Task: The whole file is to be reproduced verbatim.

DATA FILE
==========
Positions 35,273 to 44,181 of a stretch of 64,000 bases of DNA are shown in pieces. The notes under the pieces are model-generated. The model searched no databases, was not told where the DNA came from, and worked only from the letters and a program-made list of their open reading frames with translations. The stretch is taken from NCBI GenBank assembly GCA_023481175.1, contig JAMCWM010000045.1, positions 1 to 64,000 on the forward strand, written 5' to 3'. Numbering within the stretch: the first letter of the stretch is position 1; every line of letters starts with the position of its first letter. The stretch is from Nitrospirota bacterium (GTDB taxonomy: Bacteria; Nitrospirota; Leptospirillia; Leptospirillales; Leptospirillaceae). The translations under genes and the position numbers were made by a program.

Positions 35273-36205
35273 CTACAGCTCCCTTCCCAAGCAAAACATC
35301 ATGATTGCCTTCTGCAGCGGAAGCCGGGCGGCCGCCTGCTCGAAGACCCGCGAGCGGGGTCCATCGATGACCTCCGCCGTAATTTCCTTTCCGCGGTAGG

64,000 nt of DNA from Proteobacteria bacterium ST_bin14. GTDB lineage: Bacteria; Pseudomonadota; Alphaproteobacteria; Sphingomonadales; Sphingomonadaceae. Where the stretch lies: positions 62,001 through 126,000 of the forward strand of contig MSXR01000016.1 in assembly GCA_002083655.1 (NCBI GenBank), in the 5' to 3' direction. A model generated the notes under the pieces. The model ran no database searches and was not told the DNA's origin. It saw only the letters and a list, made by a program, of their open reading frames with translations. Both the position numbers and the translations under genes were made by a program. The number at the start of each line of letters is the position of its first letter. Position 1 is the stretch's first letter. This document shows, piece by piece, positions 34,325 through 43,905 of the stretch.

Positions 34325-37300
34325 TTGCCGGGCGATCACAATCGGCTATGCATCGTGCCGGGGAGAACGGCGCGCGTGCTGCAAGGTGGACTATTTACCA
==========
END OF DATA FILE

Positions 35,273 to 44,181 of a stretch of 64,000 bases of DNA are shown in pieces. The notes under the pieces are model-generated. The model searched no databases, was not told where the DNA came from, and worked only from the letters and a program-made list of their open reading frames with translations. The stretch is taken from NCBI GenBank assembly GCA_023481175.1, contig JAMCWM010000045.1, positions 1 to 64,000 on the forward strand, written 5' to 3'. Numbering within the stretch: the first letter of the stretch is position 1; every line of letters starts with the position of its first letter. The stretch is from Nitrospirota bacterium (GTDB taxonomy: Bacteria; Nitrospirota; Leptospirillia; Leptospirillales; Leptospirillaceae). The translations under genes and the position numbers were made by a program.

Positions 35273-36205
35273 CTACAGCTCCCTTCCCAAGCAAAACATC
35301 ATGATTGCCTTCTGCAGCGGAAGCCGGGCGGCCGCCTGCTCGAAGACCCGCGAGCGGGGTCCATCGATGACCTCCGCCGTAATTTCCTTTCCGCGGTAGG

64,000 nt of DNA from Proteobacteria bacterium ST_bin14. GTDB lineage: Bacteria; Pseudomonadota; Alphaproteobacteria; Sphingomonadales; Sphingomonadaceae. Where the stretch lies: positions 62,001 through 126,000 of the forward strand of contig MSXR01000016.1 in assembly GCA_002083655.1 (NCBI GenBank), in the 5' to 3' direction. A model generated the notes under the pieces. The model ran no database searches and was not told the DNA's origin. It saw only the letters and a list, made by a program, of their open reading frames with translations. Both the position numbers and the translations under genes were made by a program. The number at the start of each line of letters is the position of its first letter. Position 1 is the stretch's first letter. This document shows, piece by piece, positions 34,325 through 43,905 of the stretch.

Positions 34325-37300
34325 TTGCCGGGCGATCACAATCGGCTATGCATCGTGCCGGGGAGAACGGCGCGCGTGCTGCAAGGTGGACTATTTACCA